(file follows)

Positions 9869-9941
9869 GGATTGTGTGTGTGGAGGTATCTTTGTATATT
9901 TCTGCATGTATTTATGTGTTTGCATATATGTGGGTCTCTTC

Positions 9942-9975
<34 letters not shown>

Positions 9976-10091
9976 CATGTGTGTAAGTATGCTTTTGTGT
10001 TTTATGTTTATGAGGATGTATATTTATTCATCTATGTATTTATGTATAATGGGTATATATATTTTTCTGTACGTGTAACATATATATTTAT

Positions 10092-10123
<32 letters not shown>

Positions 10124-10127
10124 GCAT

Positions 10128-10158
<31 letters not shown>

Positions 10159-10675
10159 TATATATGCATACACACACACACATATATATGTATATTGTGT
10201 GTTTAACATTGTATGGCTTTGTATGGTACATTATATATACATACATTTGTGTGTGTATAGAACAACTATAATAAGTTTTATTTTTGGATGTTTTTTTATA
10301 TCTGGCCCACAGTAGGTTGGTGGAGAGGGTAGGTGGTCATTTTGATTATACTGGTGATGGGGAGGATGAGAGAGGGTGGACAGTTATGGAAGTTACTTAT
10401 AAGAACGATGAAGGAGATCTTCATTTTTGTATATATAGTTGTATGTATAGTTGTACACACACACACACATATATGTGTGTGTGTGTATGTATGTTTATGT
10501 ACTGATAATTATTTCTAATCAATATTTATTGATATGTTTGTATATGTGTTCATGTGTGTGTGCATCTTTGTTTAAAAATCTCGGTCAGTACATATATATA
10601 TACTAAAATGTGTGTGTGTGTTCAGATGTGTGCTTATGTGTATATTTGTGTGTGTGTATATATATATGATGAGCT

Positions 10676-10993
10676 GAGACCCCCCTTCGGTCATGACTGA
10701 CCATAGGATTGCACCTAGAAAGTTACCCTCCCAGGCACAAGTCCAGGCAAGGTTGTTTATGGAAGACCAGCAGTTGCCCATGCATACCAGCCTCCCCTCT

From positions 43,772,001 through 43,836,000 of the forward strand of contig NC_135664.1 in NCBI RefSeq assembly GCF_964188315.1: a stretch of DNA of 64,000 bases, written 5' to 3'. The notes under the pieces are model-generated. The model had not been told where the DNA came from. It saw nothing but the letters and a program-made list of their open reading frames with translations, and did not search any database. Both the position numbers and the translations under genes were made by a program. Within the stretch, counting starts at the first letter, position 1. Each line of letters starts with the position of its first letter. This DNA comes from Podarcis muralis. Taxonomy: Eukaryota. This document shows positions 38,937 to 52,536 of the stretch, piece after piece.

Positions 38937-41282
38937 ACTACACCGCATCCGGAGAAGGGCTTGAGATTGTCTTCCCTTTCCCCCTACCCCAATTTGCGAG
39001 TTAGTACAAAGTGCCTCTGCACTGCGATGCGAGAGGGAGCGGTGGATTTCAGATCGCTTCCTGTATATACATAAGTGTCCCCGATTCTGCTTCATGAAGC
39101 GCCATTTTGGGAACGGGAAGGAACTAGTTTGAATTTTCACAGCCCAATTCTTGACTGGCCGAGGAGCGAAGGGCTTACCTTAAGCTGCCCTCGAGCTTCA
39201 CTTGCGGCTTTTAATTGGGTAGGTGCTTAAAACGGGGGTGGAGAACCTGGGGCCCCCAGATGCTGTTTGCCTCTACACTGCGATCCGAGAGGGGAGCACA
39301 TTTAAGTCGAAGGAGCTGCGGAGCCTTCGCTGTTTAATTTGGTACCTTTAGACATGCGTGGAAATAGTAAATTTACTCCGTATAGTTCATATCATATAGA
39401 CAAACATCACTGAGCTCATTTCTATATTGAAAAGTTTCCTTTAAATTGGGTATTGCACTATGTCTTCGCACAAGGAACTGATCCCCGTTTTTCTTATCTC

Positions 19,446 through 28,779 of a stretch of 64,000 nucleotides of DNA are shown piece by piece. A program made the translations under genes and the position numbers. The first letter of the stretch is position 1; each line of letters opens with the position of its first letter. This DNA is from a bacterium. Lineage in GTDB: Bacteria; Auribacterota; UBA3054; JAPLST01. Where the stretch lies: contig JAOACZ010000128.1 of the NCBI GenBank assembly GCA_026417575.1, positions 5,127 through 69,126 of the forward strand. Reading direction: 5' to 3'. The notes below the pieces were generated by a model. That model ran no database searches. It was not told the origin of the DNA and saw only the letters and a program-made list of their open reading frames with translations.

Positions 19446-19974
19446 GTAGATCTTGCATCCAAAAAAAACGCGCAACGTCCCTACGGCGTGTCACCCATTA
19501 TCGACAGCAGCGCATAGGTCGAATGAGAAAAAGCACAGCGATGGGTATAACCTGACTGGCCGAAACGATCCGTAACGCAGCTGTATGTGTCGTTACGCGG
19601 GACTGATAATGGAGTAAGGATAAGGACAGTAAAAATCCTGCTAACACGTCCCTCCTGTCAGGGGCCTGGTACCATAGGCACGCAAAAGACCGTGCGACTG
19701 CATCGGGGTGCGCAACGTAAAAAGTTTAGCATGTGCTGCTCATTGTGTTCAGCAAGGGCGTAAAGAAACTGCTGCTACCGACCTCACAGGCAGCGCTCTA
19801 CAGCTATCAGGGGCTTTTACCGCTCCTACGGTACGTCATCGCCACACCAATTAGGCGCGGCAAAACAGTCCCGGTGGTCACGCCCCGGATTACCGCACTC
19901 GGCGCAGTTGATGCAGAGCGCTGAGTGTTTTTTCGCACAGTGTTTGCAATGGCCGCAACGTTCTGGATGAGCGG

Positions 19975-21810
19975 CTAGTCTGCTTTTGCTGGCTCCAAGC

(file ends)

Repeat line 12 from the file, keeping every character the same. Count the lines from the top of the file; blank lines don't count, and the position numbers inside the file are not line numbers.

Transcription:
10124 GCAT